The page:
Wednesday, August 14, 2013

Telepresence vs. High Speed Rail

Elon Musk announced the Hyperloop to great excitement yesterday, presenting it specifically as a challenge to California's proposed HSR. I don't really have much to say about Hyperloop or its merits, but I have another proposal which solves the same fundamental problem as those two systems in a way that is far cheaper and can be finished by the end of the year: build state-of-the-art telepresence centers for the state of California.

To understand why telepresence  is a competitor to actual physical transport, we must realize that cars and planes will continue to be a huge source of traffic between LA and SF even in optimistic HSR/Hyperloop scenarios.   If our real job is to build a system that reduces the demand for dirty cars and planes, then options which discourage travel altogether will have the same effect as a method of transporting people efficiently. I propose that telepresence can be an effective discouragement for unnecessary transportation.

Building upon California's dominance in information technologies, companies like cisco could accomplish amazing feats of realism with conference rooms and convention centers built around modern telepresence systems. High-def cameras and screens, great audio, and even added benefits like 3D or haptic interfaces could significantly improve communication between urban centers. Businesses in the cities where these centers are built would immediately see gains in productivity without having to travel more than a few miles.  In off-business hours, these same centers could be reused for families to reconnect. The business-class and private individual alike would benefit, while utilizing these services day and night, 7 days a week.

Are we really trying to solve California's problems, or are we more interested in feeling futuristic?

2 comments:

Sarang said...

This seems a bad idea even granting the premises. People have a revealed preference for going to conferences rather than skyping; part of this is cynical, but not all. In-person meetings are more effective than online meetings and are also best when they occur in relatively informal, familiar-seeming settings. A giant teleconference center is therefore the worst of all possible worlds. (To say nothing of "reconnecting" under these conditions...) It's always seemed to me that the only positive appeal of working from home is that one feels comfortable at home.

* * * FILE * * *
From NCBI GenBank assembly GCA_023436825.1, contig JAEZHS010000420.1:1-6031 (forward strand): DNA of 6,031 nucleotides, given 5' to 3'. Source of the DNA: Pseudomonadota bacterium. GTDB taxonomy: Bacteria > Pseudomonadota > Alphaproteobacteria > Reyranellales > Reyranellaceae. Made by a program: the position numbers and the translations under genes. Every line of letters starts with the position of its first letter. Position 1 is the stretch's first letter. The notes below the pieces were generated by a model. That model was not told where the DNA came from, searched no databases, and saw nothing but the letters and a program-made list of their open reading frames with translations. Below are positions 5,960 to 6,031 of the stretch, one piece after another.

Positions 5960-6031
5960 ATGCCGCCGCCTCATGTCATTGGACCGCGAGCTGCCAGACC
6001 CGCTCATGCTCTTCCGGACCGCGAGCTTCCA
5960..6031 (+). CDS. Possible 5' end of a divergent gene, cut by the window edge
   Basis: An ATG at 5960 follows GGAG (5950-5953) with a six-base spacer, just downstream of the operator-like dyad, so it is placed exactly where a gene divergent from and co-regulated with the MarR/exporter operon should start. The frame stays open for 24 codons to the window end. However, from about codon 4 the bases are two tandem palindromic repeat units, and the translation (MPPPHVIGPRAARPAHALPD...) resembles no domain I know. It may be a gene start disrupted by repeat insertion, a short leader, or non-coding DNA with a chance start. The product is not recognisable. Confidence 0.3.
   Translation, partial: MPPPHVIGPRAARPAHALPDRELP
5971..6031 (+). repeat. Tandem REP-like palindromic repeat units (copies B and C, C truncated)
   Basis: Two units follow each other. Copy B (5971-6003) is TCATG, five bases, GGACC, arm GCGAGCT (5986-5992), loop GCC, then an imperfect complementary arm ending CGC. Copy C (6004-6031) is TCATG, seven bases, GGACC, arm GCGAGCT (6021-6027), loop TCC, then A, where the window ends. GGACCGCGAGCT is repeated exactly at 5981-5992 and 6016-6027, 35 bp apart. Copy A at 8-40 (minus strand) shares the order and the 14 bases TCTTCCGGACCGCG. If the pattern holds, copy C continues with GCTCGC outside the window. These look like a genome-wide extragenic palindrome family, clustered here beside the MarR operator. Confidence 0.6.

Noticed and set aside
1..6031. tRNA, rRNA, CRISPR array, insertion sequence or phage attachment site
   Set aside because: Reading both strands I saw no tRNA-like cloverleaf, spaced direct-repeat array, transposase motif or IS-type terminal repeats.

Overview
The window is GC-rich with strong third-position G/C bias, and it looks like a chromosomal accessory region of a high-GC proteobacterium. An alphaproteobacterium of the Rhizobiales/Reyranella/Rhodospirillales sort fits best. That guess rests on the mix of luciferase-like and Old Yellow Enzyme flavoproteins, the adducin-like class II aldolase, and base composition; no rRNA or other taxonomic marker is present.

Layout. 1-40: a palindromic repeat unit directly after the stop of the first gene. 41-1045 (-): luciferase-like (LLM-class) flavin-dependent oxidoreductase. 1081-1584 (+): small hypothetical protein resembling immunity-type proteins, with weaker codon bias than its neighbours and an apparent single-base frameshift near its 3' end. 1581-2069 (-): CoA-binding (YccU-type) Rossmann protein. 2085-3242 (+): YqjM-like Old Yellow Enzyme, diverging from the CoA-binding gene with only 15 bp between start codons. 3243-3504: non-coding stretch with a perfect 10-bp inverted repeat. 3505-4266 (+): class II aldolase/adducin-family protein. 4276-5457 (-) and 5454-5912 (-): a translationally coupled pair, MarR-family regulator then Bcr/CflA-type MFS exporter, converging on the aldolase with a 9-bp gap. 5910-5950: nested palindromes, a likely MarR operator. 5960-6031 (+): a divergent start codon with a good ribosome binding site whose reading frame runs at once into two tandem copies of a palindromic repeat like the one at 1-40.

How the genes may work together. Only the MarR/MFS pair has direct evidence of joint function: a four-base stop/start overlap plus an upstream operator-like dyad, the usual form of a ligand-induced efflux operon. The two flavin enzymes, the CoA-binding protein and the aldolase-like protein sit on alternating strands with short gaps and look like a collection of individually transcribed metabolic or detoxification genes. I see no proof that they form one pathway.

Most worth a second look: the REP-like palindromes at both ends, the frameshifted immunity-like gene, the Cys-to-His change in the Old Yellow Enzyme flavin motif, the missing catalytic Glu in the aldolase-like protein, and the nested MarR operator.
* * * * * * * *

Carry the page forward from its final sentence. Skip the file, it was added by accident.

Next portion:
Matt Pasienski said...

I certainly have a preference for in-person meetings to video chat, but I end up having about 20 video chat meetings a day and only a few in person meetings (even with people in the area). Clearly the cost of travel is a significant barrier.

A service which marginally improves the case against travel will tend to decrease the total volume of travel. I would suspect that better teleconference facilities are preferable in a number of situations to video chat, and these teleconference facilities are not currently common. I believe that improved teleconference is a direct replacement for many marginally justifiable trips. To the extent that high-quality teleconferencing becomes available the amount of travel needed for a certain level of productivity will decrease.

Now the premise of a government sponsored center is a bit ridiculous, but I believe high-speed rail is also ridiculous in the same way. While I don't pretend it is the best solution, teleconferencing falls under the class of solutions which are immediately feasible (huge bus subsidies and congestion pricing for roads are also among this class) that will have a much higher return on investment than HSR.